Chris Cornell Reveals Why Soundgarden, Pearl Jam, Alice In Chains & Nirvana Sound Similar

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Chris Cornell discussed the early days of Soundgarden and Grunge in a recent interview with Mike McCready on Pearl Jam Radio. Alternative Nation transcribed his comments.

“I remember the first couple of weeks of me, Kim [Thayil], and Hiro [Yamamoto] writing songs. It was one of those brand new band things, where we wrote probably 10 to 15 songs in a few weeks, really quickly. I got a sense of the sound of the three of us, and that it had its own unique identity, and it wasn’t like anything else. I just remember that as being this really euphoric moment, that we were inventing our own thing. That was kind of what it was about, and that’s what it was about I felt in the Seattle music scene at the time. There were predecessors that we loved, like the Blackouts or the U-Men, bands doing something that you could relate to, other indie bands at the time, but they still kind of had their own thing. That’s what we wanted to be a part of, we wanted to be a part of the sort of U.S./U.K. post punk indie scene.”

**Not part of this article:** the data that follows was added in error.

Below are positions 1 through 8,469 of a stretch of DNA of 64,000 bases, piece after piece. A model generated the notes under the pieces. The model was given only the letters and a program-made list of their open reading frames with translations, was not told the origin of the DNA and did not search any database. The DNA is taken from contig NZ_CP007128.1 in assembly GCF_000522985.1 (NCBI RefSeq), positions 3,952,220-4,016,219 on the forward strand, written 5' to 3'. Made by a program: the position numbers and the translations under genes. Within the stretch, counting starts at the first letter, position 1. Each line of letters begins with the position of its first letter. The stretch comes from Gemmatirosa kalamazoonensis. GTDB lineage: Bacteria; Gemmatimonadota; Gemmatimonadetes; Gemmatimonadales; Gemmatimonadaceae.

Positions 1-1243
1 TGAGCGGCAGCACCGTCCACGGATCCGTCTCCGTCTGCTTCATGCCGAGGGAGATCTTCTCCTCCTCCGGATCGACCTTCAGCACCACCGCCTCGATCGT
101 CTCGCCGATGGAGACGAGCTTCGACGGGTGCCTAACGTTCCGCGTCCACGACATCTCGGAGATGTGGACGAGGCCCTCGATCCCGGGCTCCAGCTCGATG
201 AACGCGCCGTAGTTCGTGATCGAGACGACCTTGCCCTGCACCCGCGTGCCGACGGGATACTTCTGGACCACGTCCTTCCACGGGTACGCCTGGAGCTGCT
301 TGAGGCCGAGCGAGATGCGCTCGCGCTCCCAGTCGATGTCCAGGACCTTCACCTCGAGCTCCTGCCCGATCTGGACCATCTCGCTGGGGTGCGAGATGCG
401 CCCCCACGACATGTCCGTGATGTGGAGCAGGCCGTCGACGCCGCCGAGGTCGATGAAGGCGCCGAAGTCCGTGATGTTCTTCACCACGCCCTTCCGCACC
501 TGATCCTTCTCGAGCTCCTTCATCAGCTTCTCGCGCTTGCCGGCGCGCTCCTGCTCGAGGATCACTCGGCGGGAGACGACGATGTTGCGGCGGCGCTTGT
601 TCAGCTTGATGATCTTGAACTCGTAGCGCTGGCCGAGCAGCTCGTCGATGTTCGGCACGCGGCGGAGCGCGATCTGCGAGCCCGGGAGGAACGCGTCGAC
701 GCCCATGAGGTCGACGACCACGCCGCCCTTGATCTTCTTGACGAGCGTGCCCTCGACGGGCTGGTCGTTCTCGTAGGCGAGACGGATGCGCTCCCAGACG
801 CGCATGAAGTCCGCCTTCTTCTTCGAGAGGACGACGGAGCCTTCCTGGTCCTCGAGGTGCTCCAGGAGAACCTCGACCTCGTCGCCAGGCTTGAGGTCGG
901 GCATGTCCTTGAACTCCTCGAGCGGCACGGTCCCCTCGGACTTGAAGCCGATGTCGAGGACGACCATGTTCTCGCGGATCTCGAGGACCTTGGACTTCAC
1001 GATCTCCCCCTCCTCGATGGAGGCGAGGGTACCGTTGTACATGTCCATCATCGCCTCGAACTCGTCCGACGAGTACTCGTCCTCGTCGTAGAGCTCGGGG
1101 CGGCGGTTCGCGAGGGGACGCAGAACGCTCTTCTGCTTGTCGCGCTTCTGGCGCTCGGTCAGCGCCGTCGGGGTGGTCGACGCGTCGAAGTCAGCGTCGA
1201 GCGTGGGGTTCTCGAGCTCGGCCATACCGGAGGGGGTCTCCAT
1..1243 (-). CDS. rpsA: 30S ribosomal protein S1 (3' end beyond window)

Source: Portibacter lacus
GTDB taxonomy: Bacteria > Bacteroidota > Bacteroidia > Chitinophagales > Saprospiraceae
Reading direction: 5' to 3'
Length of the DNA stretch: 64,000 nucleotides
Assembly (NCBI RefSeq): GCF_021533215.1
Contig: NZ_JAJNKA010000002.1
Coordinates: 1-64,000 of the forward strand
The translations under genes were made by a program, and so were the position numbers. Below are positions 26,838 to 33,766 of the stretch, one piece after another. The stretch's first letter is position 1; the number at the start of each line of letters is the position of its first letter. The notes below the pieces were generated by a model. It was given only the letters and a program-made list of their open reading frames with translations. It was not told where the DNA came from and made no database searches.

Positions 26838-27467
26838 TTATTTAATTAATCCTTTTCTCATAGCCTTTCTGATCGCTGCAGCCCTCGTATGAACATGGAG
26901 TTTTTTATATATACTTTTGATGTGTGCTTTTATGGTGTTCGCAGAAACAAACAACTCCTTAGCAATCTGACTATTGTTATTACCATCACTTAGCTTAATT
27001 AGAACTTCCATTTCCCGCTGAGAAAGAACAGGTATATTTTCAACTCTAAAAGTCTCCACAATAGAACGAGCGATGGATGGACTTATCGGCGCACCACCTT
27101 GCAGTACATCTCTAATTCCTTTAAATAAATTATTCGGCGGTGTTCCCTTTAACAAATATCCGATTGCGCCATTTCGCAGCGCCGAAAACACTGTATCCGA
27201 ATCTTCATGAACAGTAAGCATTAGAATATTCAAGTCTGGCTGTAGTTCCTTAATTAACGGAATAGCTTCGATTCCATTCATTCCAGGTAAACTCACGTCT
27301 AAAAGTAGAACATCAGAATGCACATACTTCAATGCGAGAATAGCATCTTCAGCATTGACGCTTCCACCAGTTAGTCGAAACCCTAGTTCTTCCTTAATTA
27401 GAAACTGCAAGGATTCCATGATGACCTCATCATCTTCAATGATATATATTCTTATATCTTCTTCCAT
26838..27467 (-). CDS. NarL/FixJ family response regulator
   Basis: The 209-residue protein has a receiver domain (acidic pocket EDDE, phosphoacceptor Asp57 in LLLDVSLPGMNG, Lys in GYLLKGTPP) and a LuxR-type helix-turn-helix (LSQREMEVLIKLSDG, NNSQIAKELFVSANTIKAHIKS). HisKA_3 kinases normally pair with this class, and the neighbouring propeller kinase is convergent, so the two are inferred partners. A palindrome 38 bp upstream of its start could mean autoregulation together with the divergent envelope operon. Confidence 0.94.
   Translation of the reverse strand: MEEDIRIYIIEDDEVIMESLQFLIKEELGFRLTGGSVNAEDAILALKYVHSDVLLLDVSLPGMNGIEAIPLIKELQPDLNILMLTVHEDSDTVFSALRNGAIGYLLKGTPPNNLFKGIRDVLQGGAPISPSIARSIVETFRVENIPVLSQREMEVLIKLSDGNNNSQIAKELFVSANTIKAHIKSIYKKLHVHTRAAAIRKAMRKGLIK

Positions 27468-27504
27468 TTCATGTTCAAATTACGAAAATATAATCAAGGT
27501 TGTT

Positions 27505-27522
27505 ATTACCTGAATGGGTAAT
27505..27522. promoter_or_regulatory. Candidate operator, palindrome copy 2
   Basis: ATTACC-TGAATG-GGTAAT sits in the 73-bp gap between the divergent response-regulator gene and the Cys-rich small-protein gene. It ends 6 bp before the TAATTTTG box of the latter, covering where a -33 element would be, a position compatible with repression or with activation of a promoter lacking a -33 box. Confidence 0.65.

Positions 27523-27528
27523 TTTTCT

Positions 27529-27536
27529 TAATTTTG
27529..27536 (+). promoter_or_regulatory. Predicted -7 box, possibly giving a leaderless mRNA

He also discussed the ingredients to the success of the Seattle Grunge scene.

“I think there was a lot more to that scene that was happening than what people sort of understand it to be. I think what it became known for is chiefly four bands: Pearl Jam, Nirvana, Soundgarden, and Alice In Chains. That’s all sort of guitar heavy, and is also sort of known for more maybe what it leaves out, or had left out at the time, than what was in it, necessarily.

But there was a lot more going on, Feast was always a good example I thought. Initially as a band, they shared lead vocals between a guy and a girl, and when the guy wasn’t singing, he would play this kind of free jazz sax, but over these huge riffs. There was something to that that I felt was in a little bit of everything in that scene. Over time I think it deteriorated, as all scenes do, but it was pretty exciting, and I also don’t think that any of us knew that it wasn’t the same way in every other city our size in the U.S., but it really wasn’t. We didn’t really discover that until we started touring.”